Atacama snailfish. Credit: Newcastle University.

Three new ghost-like species found in one of world’s deepest marine trenches

Atacama snailfish. Credit: Newcastle University.

Atacama snailfish. Credit: Newcastle University.

Thousands of meters below the ocean’s surface in the deep trenches, everything is in pitch black and the pressure can be up to a thousand times greater than at the sea level. This unexplored environment looks and feels like it’s from an alien planet — and the creatures that inhabit it are no different. Three new such species — translucent, scaleless, ghost-like creatures — were recently fished out of the bottoms of the ocean, off the coasts of Peru and Chile.

The animals were recovered from the Atacama Trench bottoms from a depth of 26,460 feet (8,065 meters). The investigation involved 40 scientists from 17 different nations who searched the freezing waters using cameras and other equipment.

Video footage revealed a surprisingly vibrant ecosystem involving shrimp-like amphipods and long-legged isopods. But the highlight of this expedition was the discovery of three new types of snailfish, which, for now, have been called the pink, blue and purple Atacama snailfish.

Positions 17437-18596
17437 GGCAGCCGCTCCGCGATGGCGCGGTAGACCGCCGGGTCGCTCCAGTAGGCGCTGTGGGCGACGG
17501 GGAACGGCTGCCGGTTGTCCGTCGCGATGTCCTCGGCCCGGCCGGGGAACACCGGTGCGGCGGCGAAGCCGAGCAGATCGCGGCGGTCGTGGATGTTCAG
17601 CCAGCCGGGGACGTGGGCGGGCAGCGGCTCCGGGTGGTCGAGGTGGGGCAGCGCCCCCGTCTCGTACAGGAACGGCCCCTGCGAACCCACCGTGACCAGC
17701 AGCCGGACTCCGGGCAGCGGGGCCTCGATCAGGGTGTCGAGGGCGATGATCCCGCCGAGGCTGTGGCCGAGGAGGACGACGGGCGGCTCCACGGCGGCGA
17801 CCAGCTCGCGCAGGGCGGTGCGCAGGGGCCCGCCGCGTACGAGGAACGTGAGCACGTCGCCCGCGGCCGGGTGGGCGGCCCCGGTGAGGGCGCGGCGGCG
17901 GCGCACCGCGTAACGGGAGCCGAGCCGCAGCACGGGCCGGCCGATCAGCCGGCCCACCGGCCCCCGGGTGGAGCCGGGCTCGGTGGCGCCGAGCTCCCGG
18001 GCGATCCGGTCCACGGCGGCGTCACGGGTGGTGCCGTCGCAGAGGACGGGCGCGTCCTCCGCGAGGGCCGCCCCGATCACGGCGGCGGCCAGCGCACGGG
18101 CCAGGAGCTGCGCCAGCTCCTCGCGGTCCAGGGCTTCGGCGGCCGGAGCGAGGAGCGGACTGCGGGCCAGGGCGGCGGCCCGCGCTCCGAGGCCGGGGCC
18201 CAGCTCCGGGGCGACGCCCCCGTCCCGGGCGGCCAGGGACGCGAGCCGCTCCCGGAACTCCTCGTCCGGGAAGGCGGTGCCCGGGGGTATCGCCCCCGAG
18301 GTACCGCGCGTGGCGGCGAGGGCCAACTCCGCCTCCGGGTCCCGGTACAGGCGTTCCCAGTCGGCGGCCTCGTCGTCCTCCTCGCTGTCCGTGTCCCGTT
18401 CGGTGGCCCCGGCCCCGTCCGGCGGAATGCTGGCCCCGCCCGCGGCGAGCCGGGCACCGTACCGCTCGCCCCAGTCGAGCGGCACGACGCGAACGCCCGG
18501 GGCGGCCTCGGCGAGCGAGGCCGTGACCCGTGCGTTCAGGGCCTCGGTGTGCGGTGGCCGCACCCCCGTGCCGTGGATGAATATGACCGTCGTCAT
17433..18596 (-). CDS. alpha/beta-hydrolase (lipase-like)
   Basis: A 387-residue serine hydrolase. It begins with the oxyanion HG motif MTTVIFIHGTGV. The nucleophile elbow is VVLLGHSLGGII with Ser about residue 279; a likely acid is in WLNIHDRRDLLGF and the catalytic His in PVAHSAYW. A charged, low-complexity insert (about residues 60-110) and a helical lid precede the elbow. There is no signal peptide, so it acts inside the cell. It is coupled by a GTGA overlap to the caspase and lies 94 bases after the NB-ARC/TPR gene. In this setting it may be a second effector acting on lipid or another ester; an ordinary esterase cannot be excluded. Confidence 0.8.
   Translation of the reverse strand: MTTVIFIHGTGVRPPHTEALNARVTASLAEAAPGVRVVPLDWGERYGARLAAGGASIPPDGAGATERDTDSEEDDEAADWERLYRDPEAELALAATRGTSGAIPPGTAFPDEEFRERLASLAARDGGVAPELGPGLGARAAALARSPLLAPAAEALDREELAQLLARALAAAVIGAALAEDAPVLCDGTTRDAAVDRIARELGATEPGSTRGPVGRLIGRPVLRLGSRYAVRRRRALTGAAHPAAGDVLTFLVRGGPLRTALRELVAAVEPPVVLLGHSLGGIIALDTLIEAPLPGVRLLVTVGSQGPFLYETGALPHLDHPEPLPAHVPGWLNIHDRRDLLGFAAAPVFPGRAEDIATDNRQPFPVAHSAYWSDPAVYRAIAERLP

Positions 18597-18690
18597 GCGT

These fish belong to the Liparidae family — however, they do not conform to the stereotypical image of the typical deep-sea fish. For instance, instead of giant teeth and a menacing frame, these snailfish are small, translucent, bereft of scales.

Atacama snailfish cluster around a fish left as bait. Credit: Newcastle University.

Atacama snailfish cluster around a fish left as bait. Credit: Newcastle University.

“There is something about the snailfish (fish of the family Liparidae) that allows them to adapt to living very deep. Beyond the reach of other fish they are free of competitors and predators,” said Dr. Thomas Linley, from Newcastle University and lead author of the new study.

“As the footage clearly shows, there are lots of invertebrate prey down there and the snailfish are the top predator, they seem to be quite active and look very well-fed. Their gelatinous structure means they are perfectly adapted to living at extreme pressure and in fact the hardest structures in their bodies are the bones in their inner ear which give them balance and their teeth. Without the extreme pressure and cold to support their bodies they are extremely fragile and melt rapidly when brought to the surface.”

Over 100 hours of video footage and 11,468 photographs were taken on the sea floor. The researchers also managed to capture one of the snailfish with a trap, which was then transported to the surface. Its remains are now being analyzed.

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About Tibi Puiu

Tibi is a science journalist and co-founder of ZME Science. He writes mainly about emerging tech, physics, climate, and space. In his spare time, Tibi likes to make weird music on his computer and groom felines.

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